A recent, Coronavirus Travel Sentiment Index, conducted by Destination Analysts, found that the majority of respondents say they are ready to travel. This survey, which tracks how Americans feel about the pandemic and the safety of traveling both currently and in the future, coincides with the steadily increasing requests for trip information being made to AAA travel agents.
“As the vaccine continues to roll out across the country, travel dreams are beginning to optimistically seem more realistic. Well over half, 60% of Americans, say they will be traveling for leisure in the next three months, according to a survey done less than a week ago,” said Micki Dudas, director of AAA Leisure Travel.
Koff noted a recent study by Destination Analysts, an independent travel research firm, that revealed 84 percent of Americans are planning on traveling in 2021, and 67 percent plan to do so in May, June or July.
“And we know that outdoor recreation and rural destinations are the number one interest this year so we expect the guide – and it’s online counterpart – to be in great demand,” she said.
The coronavirus has forced people to work from home and on their computers. That habit seems to be sticking, as conference-type events have yet to rebound.
Vice President of Sales and Marketing Julie Gilbert cited a “most concerning” Destination Analysts report that found “53% of business travelers currently agree they hope to not travel as much for work as they did prior to the pandemic.”
Another group, Destination Analysts, has been conducting weekly surveys gauging traveler sentiment. In their early March installment, more people said they felt “very confident” or “confident” that they can currently travel safely than said they feel “not very” or “not at all” confident. In another sign consumers are getting comfortable with the idea of getting away, Marriott International Inc. said on a recent earnings conference call that occupancy rates over Presidents’ Day weekend in mid-February were the best for any long weekend since the public health crisis began.
One year after the COVID-19 pandemic upended plans for travelers throughout Northeastern Pennsylvania and around the world, there are new signs that travel dreams won’t be deferred.
The weekly survey — Coronavirus Travel Sentiment Index, conducted by Destination Analysts and released just this Monday — found that the majority of respondents say they are ready to travel.
This survey, which tracks how Americans feel about the pandemic and the safety of traveling both currently and in the future, coincides with the steadily increasing requests for trip information being made to AAA travel agents.
The pandemic has been long and draining, and everyone wants to get away — sometimes, the farther the better. This year, thanks to the growing number of vaccinations being doled out, that might actually be possible.
AAA cites a Destination Analysts survey showing that 60% of Americans will be going on vacation sometime in the next three months — though spring break travel isn’t expected to be very busy.
A new study conducted by Destination Analysts shows that the desire for travel has increased among Americans.
The survey found that 60% of people plan to travel in the next three months and 84% plan on taking a trip later this year.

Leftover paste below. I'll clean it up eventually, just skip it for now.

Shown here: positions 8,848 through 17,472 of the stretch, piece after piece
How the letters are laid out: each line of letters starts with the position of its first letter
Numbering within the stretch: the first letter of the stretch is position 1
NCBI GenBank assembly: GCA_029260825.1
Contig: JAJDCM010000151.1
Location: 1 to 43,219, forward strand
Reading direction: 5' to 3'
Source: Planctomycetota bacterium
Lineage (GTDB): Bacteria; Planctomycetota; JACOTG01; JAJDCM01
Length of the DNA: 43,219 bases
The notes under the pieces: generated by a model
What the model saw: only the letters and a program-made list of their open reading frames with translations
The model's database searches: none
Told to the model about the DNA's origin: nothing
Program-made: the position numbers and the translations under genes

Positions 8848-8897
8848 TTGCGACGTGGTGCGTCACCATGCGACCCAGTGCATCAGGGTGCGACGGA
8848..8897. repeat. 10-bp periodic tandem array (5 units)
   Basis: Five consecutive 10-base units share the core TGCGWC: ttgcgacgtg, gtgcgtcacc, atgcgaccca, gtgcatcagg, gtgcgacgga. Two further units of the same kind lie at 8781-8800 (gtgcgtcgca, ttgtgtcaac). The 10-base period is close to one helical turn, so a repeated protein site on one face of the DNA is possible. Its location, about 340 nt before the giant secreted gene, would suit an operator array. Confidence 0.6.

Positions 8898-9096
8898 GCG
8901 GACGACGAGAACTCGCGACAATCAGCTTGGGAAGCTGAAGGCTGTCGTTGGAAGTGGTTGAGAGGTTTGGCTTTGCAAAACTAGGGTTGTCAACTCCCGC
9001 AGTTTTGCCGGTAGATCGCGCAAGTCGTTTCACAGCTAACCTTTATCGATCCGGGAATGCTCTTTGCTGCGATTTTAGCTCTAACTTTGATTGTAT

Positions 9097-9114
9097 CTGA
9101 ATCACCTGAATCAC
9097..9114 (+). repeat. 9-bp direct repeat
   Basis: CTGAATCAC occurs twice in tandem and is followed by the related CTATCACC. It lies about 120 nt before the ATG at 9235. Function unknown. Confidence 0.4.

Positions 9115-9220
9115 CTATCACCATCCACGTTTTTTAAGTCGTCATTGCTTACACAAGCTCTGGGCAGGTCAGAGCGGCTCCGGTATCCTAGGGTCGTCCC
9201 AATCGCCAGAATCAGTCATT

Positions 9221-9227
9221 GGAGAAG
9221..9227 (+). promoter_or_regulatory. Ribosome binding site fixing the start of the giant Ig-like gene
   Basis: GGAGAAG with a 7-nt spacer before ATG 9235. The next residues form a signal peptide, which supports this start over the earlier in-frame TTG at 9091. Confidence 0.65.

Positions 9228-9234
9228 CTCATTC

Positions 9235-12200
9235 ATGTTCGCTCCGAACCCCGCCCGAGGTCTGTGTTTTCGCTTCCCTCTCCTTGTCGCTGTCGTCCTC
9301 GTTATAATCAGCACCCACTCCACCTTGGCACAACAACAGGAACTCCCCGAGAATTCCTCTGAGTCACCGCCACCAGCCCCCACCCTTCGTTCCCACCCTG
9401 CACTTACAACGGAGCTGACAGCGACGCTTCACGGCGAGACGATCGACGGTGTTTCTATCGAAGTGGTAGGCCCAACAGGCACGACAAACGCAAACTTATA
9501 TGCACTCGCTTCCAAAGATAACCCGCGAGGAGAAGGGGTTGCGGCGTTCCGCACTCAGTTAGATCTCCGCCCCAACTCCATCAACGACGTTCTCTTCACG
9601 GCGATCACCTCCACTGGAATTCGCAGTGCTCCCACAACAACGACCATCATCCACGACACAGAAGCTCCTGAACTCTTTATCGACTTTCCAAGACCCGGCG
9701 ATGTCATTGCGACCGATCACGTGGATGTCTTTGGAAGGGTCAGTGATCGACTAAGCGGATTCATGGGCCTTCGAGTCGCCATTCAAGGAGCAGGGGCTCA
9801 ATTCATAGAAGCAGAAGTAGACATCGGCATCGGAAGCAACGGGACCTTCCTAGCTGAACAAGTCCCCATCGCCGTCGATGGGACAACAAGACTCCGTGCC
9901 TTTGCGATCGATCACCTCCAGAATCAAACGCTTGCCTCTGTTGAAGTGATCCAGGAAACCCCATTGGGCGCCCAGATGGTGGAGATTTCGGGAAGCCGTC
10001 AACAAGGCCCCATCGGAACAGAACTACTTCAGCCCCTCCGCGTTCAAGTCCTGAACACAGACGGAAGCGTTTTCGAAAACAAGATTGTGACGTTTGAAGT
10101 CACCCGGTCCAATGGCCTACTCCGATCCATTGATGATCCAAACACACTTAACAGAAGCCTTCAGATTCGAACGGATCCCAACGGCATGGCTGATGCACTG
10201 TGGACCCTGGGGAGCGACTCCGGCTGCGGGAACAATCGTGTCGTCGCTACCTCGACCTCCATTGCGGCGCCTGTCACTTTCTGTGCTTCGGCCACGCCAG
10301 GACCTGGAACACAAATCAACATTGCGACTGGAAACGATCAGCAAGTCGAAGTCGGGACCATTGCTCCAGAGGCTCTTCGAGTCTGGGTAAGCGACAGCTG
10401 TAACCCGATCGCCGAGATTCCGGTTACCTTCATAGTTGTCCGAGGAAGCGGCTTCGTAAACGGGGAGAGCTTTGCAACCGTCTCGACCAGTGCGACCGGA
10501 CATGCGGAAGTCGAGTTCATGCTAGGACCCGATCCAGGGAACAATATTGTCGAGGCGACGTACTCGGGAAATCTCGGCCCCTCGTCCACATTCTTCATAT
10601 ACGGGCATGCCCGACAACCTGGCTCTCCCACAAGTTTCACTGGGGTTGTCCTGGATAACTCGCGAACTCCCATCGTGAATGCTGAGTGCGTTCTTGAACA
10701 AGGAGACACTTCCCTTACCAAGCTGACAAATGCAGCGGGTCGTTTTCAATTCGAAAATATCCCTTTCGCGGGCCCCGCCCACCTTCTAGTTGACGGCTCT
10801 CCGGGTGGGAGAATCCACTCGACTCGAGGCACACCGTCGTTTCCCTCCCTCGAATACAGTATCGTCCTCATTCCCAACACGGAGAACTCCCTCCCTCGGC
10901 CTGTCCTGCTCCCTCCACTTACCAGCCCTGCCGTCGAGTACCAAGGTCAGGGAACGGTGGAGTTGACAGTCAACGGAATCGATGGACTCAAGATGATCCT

Are Americans waiting for coronavirus vaccines before traveling? New research from the U.S. Travel Association and Destinations Analysts shows this could be a possibility. Only about one in eight Americans (12%) is planning a spring break trip this year, according to polling data by Destination Analysts, and that is down from the previous week, during which 16 percent of Americans were planning to travel. This suggests that travelers wary of traveling during the pandemic may be deferring their plans until more people are vaccinated.
Hopper, Mar3—Last week,12.4% of American travelers said they have a Spring Break trip planned. Interestingly, over two-thirds of the se travelers say it’s important to them that they experience a new destination for this trip. Half of these Spring Break period travelers plan to use an airplane for their trip and head more than 500 miles away from home. Destination Analysts, Feb28
New research from the U.S. Travel Association and Destinations Analysts shows this could be a possibility.
Only about one in eight Americans (12%) is planning a spring break trip this year, according to polling data by Destination Analysts, and that is down from the previous week, during which 16% of Americans were planning to travel. This suggests that travelers wary of traveling during the pandemic may be deferring their plans until more people are vaccinated.
Research from Destination Analysts shows that nearly a third of those traveling soon plan to visit outdoor-oriented destinations where social distancing is built into the experience.
Wide-open spaces are the perfect antidote to stressful living in urban environments, and the luxury travel segment is taking notice. Not only are eco-friendly lodges and wellness resorts seeing growing interest now, but these travel trends may remain long after the pandemic.
The Centers for Disease Control and Prevention offers resources on its website on how and where to travel safely, its major advice can be summarized in two words: stay home.
Studies show, however, that Americans do not intend to give up travel. Although anxiety about the virus remains high, optimism is slowly returning due to the distribution of the COVID-19 vaccines. According to January 2021 survey results from Destination Analysts, a travel and tourism market research firm, half of respondents reported they plan to return to their pre-pandemic traveling levels once they receive the vaccine.